However, the trick behind a good link building strategy is to target keywords, and subsequently build content around, search terms where you think you will gain ground and generate more leads from. Search results around commercial terms are incredibly competitive, so you will need to devise a target keyword set that you can realistically perform well for that also ties your link building content thematically. 

Assess current performance

Take a look at your current search rankings across your core commercial terms. What’s performing well in terms of traffic and conversions and what could do with seeing some improvement? Are there any keywords that are important to your business that are ranking in position ten on Google or onwards that may require some further backlinks or associated content to propel them further? Is your content offering around these search terms as best as you can make it but are they still struggling to creep into the top spots? This is where link building can play an important role. There may also be an argument to continue work on search rankings that are already performing well too, just to ensure that you’re staying on top of your competitors.

How are other marketing channels performing?

Particularly when it comes to paid search, consider what search terms are driving the most leads? Are there any interesting trends you can glean from paid search campaigns when it comes to assessing paid search keywords performance? Are there any lessons that can be learned from search terms that might be unperforming unexpectedly, and how can the landing page content being used for this help to inform your link building strategy moving forward? Cross collaboration and data sharing across other marketing disciplines can really help refine your approach when it comes to target keywords and content for link building strategies.       

What are your competitors doing?

Once you’ve got your list of keywords to go for in your link building campaign, the final step in confirming your approach is assessing the competitive landscape. Look at where your competitors rank for your target terms and have a look into the backlink profiles of these webpages. Based on the number of high-quality referring domains going to their website or indeed to individual pages, is this something you think your team can feasibly outperform over the course of your link building campaign? 

Use Ahrefs to compare the rate at which your domain has gained new backlinks over the past year, compared to your top competitors, to highlight those competitors that require a deeper link analysis. Use the Ahrefs backlink explorer to highlight competitors with .gov, .edu/ links, as well as those that are benefitting from significant PR backlinks (Tip: search for “according”, “research”, “study”, “data” in the referring page URL to find these). Can you find competitors who have significant links that mention awards, partnerships or sponsorships in their referring page URLs, anchors or surrounding text? Build up a picture of the types of links that competitors have, compared to your website, and highlight opportunities.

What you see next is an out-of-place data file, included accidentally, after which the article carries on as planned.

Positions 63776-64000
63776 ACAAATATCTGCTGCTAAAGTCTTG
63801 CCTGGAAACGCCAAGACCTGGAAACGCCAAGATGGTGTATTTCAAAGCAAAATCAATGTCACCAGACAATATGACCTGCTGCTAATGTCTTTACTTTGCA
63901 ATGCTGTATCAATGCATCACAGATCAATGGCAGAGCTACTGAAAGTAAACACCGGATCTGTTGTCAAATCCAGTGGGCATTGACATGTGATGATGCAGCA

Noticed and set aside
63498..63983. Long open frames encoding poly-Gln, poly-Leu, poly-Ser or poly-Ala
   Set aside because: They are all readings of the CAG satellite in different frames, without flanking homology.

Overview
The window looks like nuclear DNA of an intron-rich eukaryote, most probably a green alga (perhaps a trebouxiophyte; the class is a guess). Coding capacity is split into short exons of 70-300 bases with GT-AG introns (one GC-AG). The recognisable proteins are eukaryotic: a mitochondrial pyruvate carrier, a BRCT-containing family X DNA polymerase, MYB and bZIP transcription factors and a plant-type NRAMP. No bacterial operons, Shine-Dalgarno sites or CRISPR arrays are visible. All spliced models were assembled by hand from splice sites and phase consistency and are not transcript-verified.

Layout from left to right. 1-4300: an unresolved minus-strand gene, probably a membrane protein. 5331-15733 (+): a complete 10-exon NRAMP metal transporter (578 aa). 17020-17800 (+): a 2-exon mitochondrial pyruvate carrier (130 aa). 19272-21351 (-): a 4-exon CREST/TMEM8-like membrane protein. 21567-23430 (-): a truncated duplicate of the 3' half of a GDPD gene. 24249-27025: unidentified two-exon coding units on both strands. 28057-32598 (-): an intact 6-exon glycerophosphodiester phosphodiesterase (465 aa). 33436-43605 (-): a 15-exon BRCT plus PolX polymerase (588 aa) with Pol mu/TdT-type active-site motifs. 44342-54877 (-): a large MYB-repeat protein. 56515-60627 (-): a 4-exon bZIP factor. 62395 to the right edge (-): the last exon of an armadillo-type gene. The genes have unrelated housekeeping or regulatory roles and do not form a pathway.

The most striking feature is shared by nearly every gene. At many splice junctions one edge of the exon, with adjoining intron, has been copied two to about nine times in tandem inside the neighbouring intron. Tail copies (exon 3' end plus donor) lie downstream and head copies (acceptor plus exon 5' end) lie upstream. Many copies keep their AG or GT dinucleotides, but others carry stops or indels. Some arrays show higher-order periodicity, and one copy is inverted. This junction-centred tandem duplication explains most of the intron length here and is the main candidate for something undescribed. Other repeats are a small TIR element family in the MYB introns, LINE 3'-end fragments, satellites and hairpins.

We’ll touch on content ideation methods and content types shortly, though this is where keyword gap analysis can come in handy. Are there any keyword clusters related to your target keyword set that aren’t being addressed in what’s currently out there, and could you offer something different with your link building content that tops these by providing a fresh and unique angle? 

While the number of quality backlinks is a big factor, Google will of course assess other metrics to judge the quality of your content. Can you create content that is more authoritative, helpful and serves the users' needs better than what’s currently ranking well? 

In addition, brands should also consider E-EAT when devising a link building strategy and assessing potential future link assets in general. Alongside some of the aforementioned trust signals such as gaining backlinks from .gov and .edu sites, you will need to ensure you can display a clear level of authority and trustworthiness on the topics that you’re targeting for link building purposes. Can you back up your content marketing with real and trustworthy statistics and credible experience? Is the strategy you have in mind directly related to your brand’s area of expertise and are you able to perhaps draw in a writer or contributor to your assets that proves further expertise?

Ideating topics for link building content and link building content types

So, you’ve got your KPIs bolted down. Budget is in place, and you have an agreed set of keywords, topics and related keyword clusters to target. What’s next? How do we actually go about “building” links that will bring relevant traffic and users to our website?